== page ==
Movies on the big screen sometimes have valuable nuggets of wisdom that can be applied to photography (and life). We recently shared one such clip from the movie “The Secret Life Of Walter Mitty.” Here’s another one from the movie “Boyhood.”
In this 3-minute clip, the main character, Mason, has a conversation with his photography teacher, Mr. Turlington, in the class darkroom. It turns out to be a fatherly lecture about the importance of adding hard work and other qualities on top of natural talent.
Here’s a snippet of what is said:
Mr. Turlington: The images you’re turning in, they’re cool. You’re looking at things in a really unique way. Got a lot of natural talent.
Mr. Turlington: Yeah, but that and 50 cents will just get you a cup of coffee in this old world. I’ve met a LOT of talented people over the years. How many of them made it professionally without discipline, commitment and really good work ethic?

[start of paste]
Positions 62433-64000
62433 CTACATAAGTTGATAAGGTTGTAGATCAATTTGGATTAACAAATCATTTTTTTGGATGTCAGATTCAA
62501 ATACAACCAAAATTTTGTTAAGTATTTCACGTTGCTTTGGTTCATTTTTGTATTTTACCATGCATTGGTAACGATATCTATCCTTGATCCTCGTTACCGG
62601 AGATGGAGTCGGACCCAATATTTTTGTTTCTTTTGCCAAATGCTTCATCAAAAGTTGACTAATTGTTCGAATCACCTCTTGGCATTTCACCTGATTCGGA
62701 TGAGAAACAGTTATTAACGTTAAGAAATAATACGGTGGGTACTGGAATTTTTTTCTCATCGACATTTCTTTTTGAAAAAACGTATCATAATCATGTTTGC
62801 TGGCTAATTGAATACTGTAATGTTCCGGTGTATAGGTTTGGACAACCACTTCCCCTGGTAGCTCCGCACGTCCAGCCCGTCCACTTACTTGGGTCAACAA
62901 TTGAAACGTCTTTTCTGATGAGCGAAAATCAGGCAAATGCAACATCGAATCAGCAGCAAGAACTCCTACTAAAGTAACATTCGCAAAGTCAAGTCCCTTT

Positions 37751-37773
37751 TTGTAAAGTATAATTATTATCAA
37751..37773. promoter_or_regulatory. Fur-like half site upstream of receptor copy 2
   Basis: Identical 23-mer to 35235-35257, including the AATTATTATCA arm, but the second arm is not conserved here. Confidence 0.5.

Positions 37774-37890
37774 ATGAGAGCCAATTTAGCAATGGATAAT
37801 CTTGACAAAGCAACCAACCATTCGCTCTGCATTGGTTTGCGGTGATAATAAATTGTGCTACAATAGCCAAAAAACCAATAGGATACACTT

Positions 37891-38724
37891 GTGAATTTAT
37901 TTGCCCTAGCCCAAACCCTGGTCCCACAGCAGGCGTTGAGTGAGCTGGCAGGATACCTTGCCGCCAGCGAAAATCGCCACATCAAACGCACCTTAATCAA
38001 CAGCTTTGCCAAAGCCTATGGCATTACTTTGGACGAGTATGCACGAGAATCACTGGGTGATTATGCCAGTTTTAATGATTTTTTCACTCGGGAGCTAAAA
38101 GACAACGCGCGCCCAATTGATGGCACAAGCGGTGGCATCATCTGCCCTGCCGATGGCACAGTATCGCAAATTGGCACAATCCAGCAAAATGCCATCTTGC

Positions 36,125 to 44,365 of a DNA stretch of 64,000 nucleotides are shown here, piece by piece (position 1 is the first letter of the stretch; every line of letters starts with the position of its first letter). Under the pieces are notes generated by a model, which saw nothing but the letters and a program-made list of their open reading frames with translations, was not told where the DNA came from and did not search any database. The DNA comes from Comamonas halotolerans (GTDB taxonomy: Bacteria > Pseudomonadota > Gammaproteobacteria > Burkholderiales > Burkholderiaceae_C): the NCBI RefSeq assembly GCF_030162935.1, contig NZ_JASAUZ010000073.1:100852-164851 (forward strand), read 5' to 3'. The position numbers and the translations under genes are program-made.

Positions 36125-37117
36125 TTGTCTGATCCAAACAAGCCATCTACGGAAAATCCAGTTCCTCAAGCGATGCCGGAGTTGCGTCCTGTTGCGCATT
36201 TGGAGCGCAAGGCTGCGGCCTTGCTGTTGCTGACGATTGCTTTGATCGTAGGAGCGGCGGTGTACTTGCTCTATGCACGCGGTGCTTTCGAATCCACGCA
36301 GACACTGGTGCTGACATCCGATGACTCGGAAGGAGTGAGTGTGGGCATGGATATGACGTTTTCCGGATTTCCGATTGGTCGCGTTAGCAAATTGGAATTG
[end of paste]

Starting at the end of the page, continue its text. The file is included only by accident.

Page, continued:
Mr. Turlington: I can tell ya. I can count it on two fingers. Zero. It’s not gonna happen for you, Mason. The world is too competitive. There are too many talented people who are willing to work hard; and a buttload of morons who are untalented, who are more than willing to surpass you. As a matter of fact, a lot of them are sitting in that classroom out there right now. Hm? You know what they’re doing? They’re doing their assignments. Which is what you’re supposed to be doing, but you’re not. You’re in here. Now, why is that? You’re special, Mason?
…and a little later in the conversation:
Mr. Turlington: Who do you wanna be, Mason? What do you wanna do?
Mason: I wanna take pictures. Make art.
Mr. Turlington: Any dips**t can take pictures, Mason. Art, that’s special. What can you bring to it that nobody else can?